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I am working with a VB.NET site that uses a master page. I have my custom.js file being called in the master page. I had inserted a simple bit of code to test the custom.js:

$(document).ready(function(){
    function sayHello(){
        alert("Hello!");
    }
});

EDIT: Here is how the call is made in my HTML:

<a href="javascript:sayHello();">Something</a>

When I call this function in my .aspx page nothing happens. However, leaving the code in the .aspx alone and moving the function outside of the document.ready enables the code to run. Ideas why this is happening?

EDIT: I have added a related question here

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1 Answer 1

up vote 5 down vote accepted

That is because you might be trying to invoke the function sayHello from a global scope where it is defined in the closure of document.ready callback. So it is only accessible inside that. When you move outside of it you are defining it in global scope and it is accessible when you try to access it in the global scope or any other inner scopes.

When I call this function in my .aspx page nothing happens.

You must be getting an error.

You can safely define your function outside the document.ready. You need only to place (most cases) the piece of code that accesses the dom inside the ready handler (unless that script comes after the element in the html).

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I use domready events especially when loading javascript from a separate file, or from a CDN/network URL. Use it to initialize objects that help define the state of the page, analyze/use elements in the DOM tree, and catch any errors that would cause the page to simply not work for the user. –  Derek Dec 26 '13 at 0:08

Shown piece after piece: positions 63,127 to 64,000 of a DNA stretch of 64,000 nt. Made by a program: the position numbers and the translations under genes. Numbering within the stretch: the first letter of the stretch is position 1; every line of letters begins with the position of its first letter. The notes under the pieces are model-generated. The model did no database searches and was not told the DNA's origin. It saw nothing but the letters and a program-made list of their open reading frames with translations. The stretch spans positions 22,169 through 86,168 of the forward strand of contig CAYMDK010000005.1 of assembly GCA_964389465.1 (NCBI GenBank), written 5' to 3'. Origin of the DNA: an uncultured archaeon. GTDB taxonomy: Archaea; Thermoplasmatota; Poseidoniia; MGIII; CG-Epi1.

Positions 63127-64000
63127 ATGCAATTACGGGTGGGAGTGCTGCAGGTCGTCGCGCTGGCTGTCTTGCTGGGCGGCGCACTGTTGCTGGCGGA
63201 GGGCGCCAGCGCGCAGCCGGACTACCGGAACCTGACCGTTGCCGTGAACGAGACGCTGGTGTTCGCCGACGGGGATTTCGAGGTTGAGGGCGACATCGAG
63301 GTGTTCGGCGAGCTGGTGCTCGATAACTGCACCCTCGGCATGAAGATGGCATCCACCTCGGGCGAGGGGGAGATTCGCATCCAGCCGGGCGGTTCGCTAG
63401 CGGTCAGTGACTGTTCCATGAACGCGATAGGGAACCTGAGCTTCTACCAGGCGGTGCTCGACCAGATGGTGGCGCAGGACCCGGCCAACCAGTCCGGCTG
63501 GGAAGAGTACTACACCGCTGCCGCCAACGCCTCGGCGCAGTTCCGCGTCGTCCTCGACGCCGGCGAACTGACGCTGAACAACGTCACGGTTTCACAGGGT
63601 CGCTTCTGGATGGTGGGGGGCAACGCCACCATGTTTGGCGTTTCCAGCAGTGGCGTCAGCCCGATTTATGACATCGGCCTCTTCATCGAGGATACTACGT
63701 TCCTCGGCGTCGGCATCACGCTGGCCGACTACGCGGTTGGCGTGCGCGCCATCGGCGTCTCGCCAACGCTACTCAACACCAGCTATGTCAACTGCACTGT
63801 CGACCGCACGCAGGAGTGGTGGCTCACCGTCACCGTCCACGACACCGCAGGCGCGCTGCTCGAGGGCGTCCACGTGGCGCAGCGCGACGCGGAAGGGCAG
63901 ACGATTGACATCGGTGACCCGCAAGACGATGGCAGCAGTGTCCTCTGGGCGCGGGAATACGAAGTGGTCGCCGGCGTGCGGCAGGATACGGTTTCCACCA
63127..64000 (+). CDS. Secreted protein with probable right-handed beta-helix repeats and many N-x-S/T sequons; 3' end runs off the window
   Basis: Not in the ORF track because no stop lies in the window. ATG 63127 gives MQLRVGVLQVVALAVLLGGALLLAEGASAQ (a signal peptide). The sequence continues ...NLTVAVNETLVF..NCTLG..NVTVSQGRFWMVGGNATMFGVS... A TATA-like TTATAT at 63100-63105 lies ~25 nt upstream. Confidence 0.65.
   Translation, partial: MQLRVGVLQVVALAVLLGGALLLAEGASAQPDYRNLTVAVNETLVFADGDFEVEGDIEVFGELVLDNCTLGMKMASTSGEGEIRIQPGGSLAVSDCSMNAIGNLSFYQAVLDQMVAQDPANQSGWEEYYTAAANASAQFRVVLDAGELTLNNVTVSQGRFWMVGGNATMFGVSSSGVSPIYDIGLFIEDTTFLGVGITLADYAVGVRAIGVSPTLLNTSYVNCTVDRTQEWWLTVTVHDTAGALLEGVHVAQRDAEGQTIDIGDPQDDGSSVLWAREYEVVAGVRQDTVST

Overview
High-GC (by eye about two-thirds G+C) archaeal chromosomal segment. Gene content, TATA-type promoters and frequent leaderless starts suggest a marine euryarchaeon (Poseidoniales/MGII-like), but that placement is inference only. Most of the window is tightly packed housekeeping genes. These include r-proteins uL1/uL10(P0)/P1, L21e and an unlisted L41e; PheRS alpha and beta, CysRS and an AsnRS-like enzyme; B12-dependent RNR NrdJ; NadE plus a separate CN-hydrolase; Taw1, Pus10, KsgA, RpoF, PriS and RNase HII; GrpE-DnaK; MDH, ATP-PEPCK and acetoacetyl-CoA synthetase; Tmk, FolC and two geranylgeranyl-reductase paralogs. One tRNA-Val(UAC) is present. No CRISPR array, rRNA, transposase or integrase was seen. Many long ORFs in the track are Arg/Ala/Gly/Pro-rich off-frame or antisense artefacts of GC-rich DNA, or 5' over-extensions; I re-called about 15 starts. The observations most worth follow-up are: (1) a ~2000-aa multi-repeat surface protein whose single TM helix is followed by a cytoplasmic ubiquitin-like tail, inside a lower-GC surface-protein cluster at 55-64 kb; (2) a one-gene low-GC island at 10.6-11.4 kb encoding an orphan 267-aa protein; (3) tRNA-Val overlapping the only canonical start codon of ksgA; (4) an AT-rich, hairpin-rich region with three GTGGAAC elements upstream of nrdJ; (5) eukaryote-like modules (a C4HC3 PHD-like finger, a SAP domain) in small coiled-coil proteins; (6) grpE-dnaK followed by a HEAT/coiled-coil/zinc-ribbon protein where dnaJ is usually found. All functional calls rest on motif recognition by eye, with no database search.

What you say about global scope, etc. makes sense, but this is a call from inside of a hyperlink that is in the document itself. Perhaps I am not understanding, but that would seem to me that the function should then be available after the document loads fully. Am I missing something? –  Michael Mahony Dec 26 '13 at 6:07
    
@MichaelMahony you are missing that info in your question. How are u binding your handle r. If u are doing it as inline html attribute handlers then it looks for the function in the global scope. This is where u should start binding the events via javascript so this issue doesn't happen. Also this is not about timing this is about scope. –  PSL Dec 26 '13 at 11:56
    
I edited my question to include how I am calling the function. –  Michael Mahony Dec 26 '13 at 17:01
    
@MichaelMahony Yes that holds true as is said. This will look for sayhello in global scope. If you bind the event using javascript (instead of inline handlers as you are currently doing) in document.ready you needn't have it in global scope. –  PSL Dec 26 '13 at 17:02

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